That being said: I miss the Cove, Valentine’s, kayaking, the OB tide pools, Big Sonic Chill, Bogart Yogurt, my alma mater, the 992 line, Julian, that salad shop on 8th and F, Golden Hill, and– of course– Balbloa (the second "l", it’s silent). Among many, many other things. San Diego, I love you with all my heart. I’ll visit again someday.

Iowa, I owe ya

Internets, say hello to Maya.

Maya is named after Maya Stein, a poet whose work I only know through this online medium and who won my fanship with this poem (and then this one). The naming has less to do with poetry appreciation, however, and far more to do with fruits– which is a story that starts with a doggle named Mango, a story you don’t really feel like hearing and I don’t really feel like telling. I’ve been up for 20 hours at this point, Internets.

She is not my dog, but we will be living under the same roof for the next seven weeks, which means I get to play with her when I’m home and escape the guilt trips when I’m not. It’s pretty much the best puppy situation ever; why buy the cow when you can get the milk for free? And incidentally, I’ve taken to calling her Little Moo. Little Moo Pickle Pie.

The breeder was a really considerate, caring, thoughtful and friendly
guy, and I don’t know if this is how all his puppies turn out, but ours
was unbelievably well-socialized and well-behaved and paper-trained upon arrival, which– which really rocks, as anyone who’s ever had to raise a puppy would agree.

Anyway. She’s a sweetie, she doesn’t fit inside of a teacup and never will, she’s got *brains*, and she’s not a quivering ankle-biting yappy dog. I’m like a human metal detector, except instead of buried bits of scrap metal and doubloons, I find kick-ass pets. Win!

Flickr set here.

Or maybe it wasn’t iced tea? Not really the important detail here.

-Milk isn’t juice!
[beat]
-Yeah it is… it’s *cow* juice!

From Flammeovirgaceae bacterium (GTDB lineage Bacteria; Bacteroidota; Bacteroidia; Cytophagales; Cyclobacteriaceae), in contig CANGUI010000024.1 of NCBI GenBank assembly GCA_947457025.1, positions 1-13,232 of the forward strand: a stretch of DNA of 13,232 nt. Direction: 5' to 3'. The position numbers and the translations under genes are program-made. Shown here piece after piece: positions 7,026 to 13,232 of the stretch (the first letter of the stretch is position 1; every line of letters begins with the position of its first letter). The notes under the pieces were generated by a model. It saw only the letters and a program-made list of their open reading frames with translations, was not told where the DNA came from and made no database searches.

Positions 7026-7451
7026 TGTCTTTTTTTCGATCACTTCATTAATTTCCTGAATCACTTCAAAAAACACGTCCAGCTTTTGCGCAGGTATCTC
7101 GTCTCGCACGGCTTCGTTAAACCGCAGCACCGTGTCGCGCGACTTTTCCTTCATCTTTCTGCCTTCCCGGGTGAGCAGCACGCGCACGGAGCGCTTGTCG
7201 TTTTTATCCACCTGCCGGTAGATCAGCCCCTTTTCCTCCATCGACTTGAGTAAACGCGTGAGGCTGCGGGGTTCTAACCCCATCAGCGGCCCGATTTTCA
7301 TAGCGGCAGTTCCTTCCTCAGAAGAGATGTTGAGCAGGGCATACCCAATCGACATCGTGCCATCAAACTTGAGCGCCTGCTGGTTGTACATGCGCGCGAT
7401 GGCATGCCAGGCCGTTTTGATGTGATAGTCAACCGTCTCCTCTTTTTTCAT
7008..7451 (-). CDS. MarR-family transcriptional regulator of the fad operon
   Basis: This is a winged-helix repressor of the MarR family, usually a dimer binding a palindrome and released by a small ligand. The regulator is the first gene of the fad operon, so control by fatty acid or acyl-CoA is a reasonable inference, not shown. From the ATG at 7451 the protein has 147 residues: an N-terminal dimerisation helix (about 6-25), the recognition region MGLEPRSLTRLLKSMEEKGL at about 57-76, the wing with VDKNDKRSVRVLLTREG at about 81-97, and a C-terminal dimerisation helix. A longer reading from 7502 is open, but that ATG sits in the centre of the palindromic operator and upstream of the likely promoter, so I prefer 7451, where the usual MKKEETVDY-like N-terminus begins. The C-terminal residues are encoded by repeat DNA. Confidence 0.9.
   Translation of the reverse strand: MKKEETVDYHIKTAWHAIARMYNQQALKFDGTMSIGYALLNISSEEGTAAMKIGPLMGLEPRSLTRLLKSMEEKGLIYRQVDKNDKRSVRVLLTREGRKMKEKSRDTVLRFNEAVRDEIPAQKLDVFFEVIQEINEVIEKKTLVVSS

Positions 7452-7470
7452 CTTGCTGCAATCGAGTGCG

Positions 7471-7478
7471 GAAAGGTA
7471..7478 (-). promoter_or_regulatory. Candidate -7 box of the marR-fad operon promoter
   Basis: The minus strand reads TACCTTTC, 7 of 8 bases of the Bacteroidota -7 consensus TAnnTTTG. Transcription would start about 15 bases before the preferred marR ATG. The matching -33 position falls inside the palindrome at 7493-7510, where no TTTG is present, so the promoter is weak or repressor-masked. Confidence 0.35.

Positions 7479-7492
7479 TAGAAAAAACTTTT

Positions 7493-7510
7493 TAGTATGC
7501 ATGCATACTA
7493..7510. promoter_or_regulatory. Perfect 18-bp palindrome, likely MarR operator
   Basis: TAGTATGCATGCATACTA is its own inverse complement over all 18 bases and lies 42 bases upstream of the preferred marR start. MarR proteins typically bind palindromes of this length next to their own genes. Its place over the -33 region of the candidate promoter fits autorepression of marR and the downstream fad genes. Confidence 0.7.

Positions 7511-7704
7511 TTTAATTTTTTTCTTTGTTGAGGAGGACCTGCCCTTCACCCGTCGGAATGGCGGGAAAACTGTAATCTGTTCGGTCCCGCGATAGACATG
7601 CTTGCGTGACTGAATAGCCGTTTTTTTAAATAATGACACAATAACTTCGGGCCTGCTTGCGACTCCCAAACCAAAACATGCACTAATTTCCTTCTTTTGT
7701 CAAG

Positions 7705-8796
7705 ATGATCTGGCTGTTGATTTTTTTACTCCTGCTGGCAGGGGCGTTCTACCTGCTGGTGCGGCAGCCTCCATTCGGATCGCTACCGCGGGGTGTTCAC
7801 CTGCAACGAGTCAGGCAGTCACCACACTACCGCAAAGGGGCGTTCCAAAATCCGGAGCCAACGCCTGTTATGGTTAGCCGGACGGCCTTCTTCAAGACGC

-Ohhh, he’s right.
-And water… is cloud juice.
-We should totally just start asking for that in restaurants. Can you imagine? "I’d like a glass of cloud juice, please."
-"Do you have any cloud juice? No? Aw man, I guess I’ll just have a Coke then."

Soon after, two of us went to (a much belated) breakfast. The waitress asked us if we’d like anything to drink, and immediately I locked eyes with C., and there was a pause while I struggled internally before finally responding, with as straight a face as I could muster: "I’ll just have water, please."

She jotted it down on her notepad, then looked at C. expectantly– and he didn’t miss a beat: "Do you have cloud juice?" And then, before she could even furrow her brow at him: "No, I’m sorry, I’ll just have an iced tea."

That’s right. Cloud juice. Ask your servers for it by name.

The Reno kids would call it “chill”

I’m in sleep clothes and burrowed under my layers and layers of comforters, listening to a 3-EP compilation (Cary Brothers, Joshua Radin) that someone gave me almost this time a year ago, savoring– thoughts. And everything is peaceful and mellow and unrushed, and the only thing that could match this right now would be sitting in the passenger seat of a car that was driving nowhere in particular and watching the world fly past.

A Northwestern graduate, no doubt

I love how this article, after detailing the devastating effects of the recent Northern California storm– including evacuation preparations, ruined homes, a missing family and massive flight cancellations– ends with this:

At Bill Baggs Cape Florida State Park in Key Biscayne, iguanas fell out of trees Thursday… The animals are not native to Florida and are considered a nuisance, park officials told The Miami Herald.